Wednesday, September 21, 2005


I was finishing my Sunday breakfast toast and coffee and regarding with pleasure the fleshy pot plants out in the sun-dappled courtyard.

A cock crowed loudly and then the door bell buzzed. My young kampung neighbours, tubercular Fajar, half-Chinese Andri, and cheeky-faced Hermanto, had arrived at the front door. They were accompanied by two boys I hadn’t met before.

"Jalan jalan?" said Andri.

"A walk. Good idea," I said, anticipating adventure. "Who are your two friends?"

"Agung and Saban," said Andri, in his usual chirpy voice.

As we set off down the steamy, tree-lined street I observed the newcomers.

Thirteen-year-old Agung was the typically graceful, winsome Javanese; he had a snub nose, big dark eyes and curvy lips; in his blue school shorts he had the appearance of a happy Pierre Joubert boy scout.

Fourteen-year-old Saban was the odd one out in the group; he was a Huckleberry Finn with slightly uncoordinated movements; his face was that of a boxer who had lost a few fights; his shirt was stained and missing some buttons, his baggy long trousers were too short, and his plastic sandals were broken.

"Look," said Agung, pointing to a metal cage next the garden gate of a sizeable art-nouveau villa.

Agung and his friends jumped into the garden and started talking to the occupant of the cage, a depressed young macaque monkey.

"Are we allowed into this garden?" I asked, after gingerly following my guides.

"No problem," said Agung.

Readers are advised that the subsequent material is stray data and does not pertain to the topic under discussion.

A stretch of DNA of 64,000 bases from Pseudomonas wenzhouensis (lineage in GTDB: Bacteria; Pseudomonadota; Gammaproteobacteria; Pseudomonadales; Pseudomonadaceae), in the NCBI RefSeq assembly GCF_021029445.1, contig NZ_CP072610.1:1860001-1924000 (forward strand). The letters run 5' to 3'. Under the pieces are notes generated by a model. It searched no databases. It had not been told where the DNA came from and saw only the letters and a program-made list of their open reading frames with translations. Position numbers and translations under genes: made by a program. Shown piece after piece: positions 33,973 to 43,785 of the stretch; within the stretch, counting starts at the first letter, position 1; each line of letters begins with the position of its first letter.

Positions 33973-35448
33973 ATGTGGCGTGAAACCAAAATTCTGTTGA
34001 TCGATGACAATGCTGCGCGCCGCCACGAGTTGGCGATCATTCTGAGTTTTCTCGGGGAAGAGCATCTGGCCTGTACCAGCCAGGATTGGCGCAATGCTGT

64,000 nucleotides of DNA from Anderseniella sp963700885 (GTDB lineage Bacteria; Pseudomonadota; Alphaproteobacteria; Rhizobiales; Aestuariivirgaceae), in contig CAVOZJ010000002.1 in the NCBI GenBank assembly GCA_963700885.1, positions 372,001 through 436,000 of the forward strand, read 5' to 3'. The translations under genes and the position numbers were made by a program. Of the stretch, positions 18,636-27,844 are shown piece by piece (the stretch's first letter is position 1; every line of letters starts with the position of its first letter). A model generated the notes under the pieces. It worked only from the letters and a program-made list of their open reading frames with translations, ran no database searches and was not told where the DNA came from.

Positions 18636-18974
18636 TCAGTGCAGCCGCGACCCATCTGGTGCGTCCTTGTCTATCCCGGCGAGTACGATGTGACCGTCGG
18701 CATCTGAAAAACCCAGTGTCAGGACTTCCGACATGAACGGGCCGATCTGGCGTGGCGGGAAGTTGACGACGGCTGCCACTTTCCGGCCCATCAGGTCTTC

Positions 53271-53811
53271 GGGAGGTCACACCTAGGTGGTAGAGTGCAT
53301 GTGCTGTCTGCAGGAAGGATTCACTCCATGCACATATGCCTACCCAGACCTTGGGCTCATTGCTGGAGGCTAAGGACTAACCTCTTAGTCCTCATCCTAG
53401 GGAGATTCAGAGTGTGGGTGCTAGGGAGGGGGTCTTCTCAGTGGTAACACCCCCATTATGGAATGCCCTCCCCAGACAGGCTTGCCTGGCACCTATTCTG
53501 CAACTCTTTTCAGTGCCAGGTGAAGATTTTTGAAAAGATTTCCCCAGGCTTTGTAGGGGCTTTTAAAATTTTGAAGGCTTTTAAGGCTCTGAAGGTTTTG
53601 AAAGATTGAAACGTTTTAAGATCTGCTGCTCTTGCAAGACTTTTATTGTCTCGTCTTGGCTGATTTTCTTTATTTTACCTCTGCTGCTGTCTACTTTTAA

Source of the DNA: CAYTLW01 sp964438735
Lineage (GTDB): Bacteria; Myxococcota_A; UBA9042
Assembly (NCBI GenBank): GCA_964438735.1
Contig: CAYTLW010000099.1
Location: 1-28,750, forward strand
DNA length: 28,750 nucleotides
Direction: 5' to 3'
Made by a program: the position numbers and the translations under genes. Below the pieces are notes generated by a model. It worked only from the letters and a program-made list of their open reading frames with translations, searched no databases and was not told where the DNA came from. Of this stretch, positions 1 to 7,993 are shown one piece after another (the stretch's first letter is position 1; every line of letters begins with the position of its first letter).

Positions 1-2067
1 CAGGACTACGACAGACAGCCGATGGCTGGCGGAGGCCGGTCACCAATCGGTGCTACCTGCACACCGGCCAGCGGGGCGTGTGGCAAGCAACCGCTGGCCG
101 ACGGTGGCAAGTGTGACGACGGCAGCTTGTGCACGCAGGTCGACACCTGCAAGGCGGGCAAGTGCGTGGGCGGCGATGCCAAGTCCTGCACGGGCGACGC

In view of the recent riots, I wondered how long it would be before some of the rich began putting barbed wire on their fences and gates, thus becoming ‘prisoners’ like the macaque.

"The monkey is stressed and unhappy," I said. "It’s lost its parents."

The poor creature grabbed a piece of ragged cloth from the floor of its cage, placed it over its head, and began swaying from side to side. Saban gave out a nervous sounding giggle.

We moved on, and having passed a cart where a couple of maids were buying pieces of fly-covered meat for their masters, reached a street with kampung houses. On our left, seated on a mat, was a plump and jolly woman who was selling knickers and bras. To our right was a wheelbarrow-shaped cart filled with what looked like light grey ash.

Hermanto pointed at the ash and said, "Soap."

"Kampung people use it for washing," said Andri, rubbing his face with his hands. "It’s cheaper than soap."

We passed some wooden shacks with rusting corrugated iron roofs and came to an open doorway at which Agung stopped.

"My house," said Agung, with a grin that perhaps combined pride and embarrassment. "Come in."

I stepped inside the dark front room where I could make out a chair piled high with clothes, a curtain leading to a back kitchen, and a narrow twisting stair leading to an upstairs bedroom. Nobody seemed to be at home.

"You have brothers and sisters?" I asked.

"Many sisters," said Agung. "No brothers."

A high whistle sound reached our ears from somewhere out in the street.

"What’s that?" I asked, while putting on my puzzled face.

Agung led us outside. "Fish restaurant," he said, pointing to a man pushing a cart with a whistle-shaped funnel. When steam shot out, there was a high pitched flute note.

We continued our walk and came to a narrow passageway that led down to a marshy river. On each side of the river a wooden platform had been erected, and between the platforms stretched a rope. Attached to the rope was a flat bottomed ferryboat, big enough to take about a dozen passengers. We paid our few rupiahs to the young ferryman and began our crossing.